Pretrial Detention: Lengthy pretrial detention was a problem. Although the law provides for maximum pretrial confinement of 30 months for serious crimes and 12 months for less serious offenses (with special extensions in certain sensitive cases), some detainees waited as long as five years to be tried. In November approximately 66 percent of prisoners nationwide were awaiting trial. Judicial inefficiency, inadequate resources, staff shortages, corruption, and executive branch interference lengthened pretrial detention periods. By contrast, high-profile detainees benefited from extended provisional release.

Detainee’s Ability to Challenge Lawfulness of Detention before a Court: Persons arrested or detained are entitled to challenge in court the legal basis or arbitrary nature of their detention.

e. Denial of Fair Public Trial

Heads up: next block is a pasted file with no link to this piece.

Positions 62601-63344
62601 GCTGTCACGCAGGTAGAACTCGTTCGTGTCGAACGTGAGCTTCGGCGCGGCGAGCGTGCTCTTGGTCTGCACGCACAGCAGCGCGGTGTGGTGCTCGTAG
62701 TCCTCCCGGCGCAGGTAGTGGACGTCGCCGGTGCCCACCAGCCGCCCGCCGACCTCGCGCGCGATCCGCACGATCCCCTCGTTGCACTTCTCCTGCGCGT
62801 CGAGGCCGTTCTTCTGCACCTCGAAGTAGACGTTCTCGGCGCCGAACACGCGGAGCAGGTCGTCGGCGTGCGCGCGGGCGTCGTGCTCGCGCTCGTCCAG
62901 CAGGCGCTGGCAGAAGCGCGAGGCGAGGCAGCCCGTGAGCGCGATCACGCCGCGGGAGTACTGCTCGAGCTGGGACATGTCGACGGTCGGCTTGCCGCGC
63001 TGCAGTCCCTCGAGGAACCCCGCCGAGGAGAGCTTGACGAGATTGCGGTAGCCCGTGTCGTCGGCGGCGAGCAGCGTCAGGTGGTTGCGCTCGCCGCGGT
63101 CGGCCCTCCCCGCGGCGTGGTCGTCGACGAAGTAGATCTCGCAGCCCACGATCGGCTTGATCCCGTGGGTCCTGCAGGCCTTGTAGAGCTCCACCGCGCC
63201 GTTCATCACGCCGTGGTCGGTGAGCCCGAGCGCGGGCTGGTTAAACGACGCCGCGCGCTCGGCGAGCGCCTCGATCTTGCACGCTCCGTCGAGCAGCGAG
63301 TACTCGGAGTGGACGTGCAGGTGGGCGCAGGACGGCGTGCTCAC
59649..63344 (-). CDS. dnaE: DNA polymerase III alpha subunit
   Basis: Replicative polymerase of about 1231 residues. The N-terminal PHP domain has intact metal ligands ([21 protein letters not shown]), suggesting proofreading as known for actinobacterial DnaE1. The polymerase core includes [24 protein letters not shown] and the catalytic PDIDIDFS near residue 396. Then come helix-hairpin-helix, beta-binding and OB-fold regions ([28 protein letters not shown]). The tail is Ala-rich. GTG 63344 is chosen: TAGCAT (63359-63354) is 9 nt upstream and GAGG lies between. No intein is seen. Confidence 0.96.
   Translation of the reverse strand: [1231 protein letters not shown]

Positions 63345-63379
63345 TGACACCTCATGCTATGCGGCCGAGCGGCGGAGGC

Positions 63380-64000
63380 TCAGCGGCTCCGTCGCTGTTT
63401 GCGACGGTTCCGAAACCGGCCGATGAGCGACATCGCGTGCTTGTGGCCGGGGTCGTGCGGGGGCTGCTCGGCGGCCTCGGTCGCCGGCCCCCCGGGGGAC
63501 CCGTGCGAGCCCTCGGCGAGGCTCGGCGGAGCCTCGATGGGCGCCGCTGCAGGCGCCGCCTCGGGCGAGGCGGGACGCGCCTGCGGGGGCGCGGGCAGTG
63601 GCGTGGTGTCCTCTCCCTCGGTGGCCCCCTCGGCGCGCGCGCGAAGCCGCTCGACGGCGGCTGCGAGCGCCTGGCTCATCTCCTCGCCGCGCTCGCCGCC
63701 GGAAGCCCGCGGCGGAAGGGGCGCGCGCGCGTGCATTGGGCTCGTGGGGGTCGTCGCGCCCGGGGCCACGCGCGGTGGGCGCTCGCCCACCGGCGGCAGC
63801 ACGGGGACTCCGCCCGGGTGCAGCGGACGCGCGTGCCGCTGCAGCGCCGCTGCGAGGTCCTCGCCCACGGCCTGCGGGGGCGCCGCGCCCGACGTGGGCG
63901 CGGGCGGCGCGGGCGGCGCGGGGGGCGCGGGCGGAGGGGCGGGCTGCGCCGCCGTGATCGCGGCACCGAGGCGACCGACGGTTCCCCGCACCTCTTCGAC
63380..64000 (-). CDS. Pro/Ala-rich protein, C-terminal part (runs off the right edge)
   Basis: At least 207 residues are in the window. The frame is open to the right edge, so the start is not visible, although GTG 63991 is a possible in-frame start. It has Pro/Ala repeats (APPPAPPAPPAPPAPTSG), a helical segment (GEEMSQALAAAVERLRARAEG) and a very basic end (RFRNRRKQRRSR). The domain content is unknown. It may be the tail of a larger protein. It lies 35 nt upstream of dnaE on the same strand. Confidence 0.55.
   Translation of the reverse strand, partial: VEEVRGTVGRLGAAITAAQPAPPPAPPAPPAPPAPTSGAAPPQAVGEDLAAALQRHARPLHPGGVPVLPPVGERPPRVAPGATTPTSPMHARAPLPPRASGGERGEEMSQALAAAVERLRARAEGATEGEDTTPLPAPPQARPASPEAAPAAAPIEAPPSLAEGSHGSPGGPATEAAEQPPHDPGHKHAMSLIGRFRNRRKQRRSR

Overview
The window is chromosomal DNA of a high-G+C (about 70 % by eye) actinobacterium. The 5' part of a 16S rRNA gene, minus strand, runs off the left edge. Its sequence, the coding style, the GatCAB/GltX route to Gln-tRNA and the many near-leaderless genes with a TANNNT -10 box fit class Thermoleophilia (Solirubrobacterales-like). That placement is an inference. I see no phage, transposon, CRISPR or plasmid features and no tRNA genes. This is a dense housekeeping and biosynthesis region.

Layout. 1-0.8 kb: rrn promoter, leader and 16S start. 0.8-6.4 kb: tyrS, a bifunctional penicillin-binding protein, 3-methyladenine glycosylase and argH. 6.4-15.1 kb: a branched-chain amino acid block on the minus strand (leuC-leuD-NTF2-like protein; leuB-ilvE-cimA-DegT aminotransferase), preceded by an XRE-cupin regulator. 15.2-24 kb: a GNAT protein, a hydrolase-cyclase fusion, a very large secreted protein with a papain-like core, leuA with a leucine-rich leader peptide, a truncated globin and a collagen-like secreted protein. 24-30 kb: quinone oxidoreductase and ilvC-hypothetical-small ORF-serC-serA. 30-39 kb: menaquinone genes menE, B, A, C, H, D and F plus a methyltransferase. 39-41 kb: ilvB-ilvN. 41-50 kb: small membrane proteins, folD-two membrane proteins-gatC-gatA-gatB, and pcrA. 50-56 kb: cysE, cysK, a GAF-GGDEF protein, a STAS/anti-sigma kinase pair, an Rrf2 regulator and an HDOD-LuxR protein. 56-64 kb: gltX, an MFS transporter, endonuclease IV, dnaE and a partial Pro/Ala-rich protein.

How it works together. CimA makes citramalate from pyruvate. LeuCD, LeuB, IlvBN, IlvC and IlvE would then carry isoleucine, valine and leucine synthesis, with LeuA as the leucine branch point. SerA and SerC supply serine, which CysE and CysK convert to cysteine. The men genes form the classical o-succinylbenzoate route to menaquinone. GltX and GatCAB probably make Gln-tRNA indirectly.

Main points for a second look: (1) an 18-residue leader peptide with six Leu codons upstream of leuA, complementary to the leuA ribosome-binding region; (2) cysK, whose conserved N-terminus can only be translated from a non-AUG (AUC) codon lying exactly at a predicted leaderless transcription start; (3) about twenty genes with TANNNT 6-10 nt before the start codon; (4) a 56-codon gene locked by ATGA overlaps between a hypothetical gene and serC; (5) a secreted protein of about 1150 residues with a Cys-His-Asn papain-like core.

Although the constitution and law provide for an independent judiciary, the executive branch sometimes interfered with the judicial process. The government reassigned some judges to low-profile positions after they asserted independence in handling high-profile cases or rendered decisions unfavorable to the government. There were allegations the government interfered or attempted to interfere in high-profile court cases involving opposition leaders. Judicial corruption–exacerbated by low salaries and inadequate training–and inefficiency remained problems. There were reports family and business ties influenced lower-court decisions in civil matters. Judges granted provisional release pending trial to some high-profile defendants, who were seldom called back for trial and had complete freedom of movement, including departing the country, and could run as candidates in elections.